The Old Army Bridge – Fort Laramie National Historic Site

The Old Army Bridge

Fort Laramie, Wyoming.

On our way into the Fort Laramie National Historic Site, we came across this sizeable three-span bridge over the North Platte River. Our first view of the bridge was from the north side, with little space to park. We would soon discover a small parking area with some informational plaques that told the story of the bridge. One of the plaques reads in part, “Erected 1875. This bridge was a vital link between Cheyenne, Fort Laramie, and the military outposts, Indian agencies, and gold fields of the Black Hills Dakota region.

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Three-span bridge viewed looking south

Consisting of two 125-foot (38 m) spans and one 150-foot (46 m) span, the bridge is constructed of wrought iron and native pine. The 12-foot (4 m) roadway carried the typical daily traffic across the North Platte River when the bridge was finally completed in 1876.

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Old Army Bridge deck

The bridge was replaced by a concrete and steel bridge (just visible to the right in the image above) in 1958, and a complete restoration of the original structure provided pedestrian use for the historic bridge in 1969.

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The Old Army Bridge as viewed from the south end

The bridge has a total length of 400 feet (122 m) and covers a much larger area than the summer width of the North Platte. No doubt it is as long as it needed to be to handle the widened river during the spring snowmelt.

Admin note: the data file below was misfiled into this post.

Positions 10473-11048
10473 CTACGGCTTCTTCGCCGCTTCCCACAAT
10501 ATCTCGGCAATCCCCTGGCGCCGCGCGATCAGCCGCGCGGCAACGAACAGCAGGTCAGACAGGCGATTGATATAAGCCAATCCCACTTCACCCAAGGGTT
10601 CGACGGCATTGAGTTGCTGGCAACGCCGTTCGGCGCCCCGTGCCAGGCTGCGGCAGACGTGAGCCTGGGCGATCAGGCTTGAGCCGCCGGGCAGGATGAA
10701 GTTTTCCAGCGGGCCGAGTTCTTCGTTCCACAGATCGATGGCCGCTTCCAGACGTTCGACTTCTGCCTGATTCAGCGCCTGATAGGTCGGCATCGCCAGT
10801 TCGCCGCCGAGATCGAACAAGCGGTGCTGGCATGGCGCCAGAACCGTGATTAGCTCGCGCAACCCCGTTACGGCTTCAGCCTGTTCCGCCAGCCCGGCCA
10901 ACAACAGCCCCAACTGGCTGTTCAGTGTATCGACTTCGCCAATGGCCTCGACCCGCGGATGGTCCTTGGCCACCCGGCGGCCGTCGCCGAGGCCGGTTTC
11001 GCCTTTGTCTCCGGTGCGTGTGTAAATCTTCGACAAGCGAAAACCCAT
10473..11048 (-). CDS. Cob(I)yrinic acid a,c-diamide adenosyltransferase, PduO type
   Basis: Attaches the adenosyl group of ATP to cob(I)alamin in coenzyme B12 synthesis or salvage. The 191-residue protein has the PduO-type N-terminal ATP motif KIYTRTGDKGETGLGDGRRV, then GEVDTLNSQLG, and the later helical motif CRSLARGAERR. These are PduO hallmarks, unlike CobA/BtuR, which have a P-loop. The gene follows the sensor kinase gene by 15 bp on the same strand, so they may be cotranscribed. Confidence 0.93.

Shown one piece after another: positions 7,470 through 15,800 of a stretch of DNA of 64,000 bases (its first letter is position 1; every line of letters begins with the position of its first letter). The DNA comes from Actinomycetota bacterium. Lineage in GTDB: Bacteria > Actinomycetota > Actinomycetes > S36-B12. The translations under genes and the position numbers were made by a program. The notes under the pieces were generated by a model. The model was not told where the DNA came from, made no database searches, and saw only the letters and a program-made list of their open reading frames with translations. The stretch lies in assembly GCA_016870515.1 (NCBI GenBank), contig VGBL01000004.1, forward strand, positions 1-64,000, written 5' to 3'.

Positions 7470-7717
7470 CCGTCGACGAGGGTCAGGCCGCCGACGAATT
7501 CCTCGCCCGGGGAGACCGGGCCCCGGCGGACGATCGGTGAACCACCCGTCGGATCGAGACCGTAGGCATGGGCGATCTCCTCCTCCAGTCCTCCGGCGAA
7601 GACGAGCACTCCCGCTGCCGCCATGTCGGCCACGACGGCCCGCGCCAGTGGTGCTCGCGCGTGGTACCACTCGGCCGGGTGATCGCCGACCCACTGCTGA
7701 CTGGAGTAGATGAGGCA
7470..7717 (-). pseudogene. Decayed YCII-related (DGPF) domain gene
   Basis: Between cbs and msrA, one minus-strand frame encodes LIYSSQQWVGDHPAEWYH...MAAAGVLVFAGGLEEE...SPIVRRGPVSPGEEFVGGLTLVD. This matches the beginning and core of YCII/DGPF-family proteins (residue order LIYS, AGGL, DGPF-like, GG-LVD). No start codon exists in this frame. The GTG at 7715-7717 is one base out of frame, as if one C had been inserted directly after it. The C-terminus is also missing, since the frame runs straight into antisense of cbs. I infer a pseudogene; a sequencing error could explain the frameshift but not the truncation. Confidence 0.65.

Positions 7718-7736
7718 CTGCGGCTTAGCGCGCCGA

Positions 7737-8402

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Planter boxes

At some point in the history of the bridge, two large boat-shaped planter boxes sit astride the bridge. There were no markers or other indications of their purpose.

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The southern end of the bridge and the parking area as viewed from my drone

The small parking area features access to a small park and a trailhead that, as you can see from the drone shot, accesses the trail that parallels the southern side of the North Platte.

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Confluence Trailhead

Wayside markers provide information as you walk along the 1.6-mile (2.6 km) hiking trail. It’s an easy walk on relatively level ground. The trail is a lasso loop that goes from the parking lot at the bridge to the confluence of the Laramie and North Platte Rivers and back. The view along the river is shaded by cottonwood and willow trees that grow along the river banks.

For a closer look at any of the images or check out the metadata click on any photo. You can also view and scroll through all of the images on my Flickr site in 2K HD by clicking here.

John Steiner


    • I find it the most fun to be able to stop and launch the drone. I’ve got a couple of bridge images this trip as well, but on the day we went by, it was too windy to launch the drone.

    • Fortunately in the past, the powers that be have had the foresight to do just that. These days, we seem to find less of that preservation attitude. It is an unfortunate historic loss when they tear down these pieces of our history.

  1. What fun. I love bridges, too, and you have captured some lovely shots of this one. Can you imagine using a wooden bridge built in 1875 clear up to 1958? They must have had to continually replace the wood in order for it to be safe. Love the drone. 🙂

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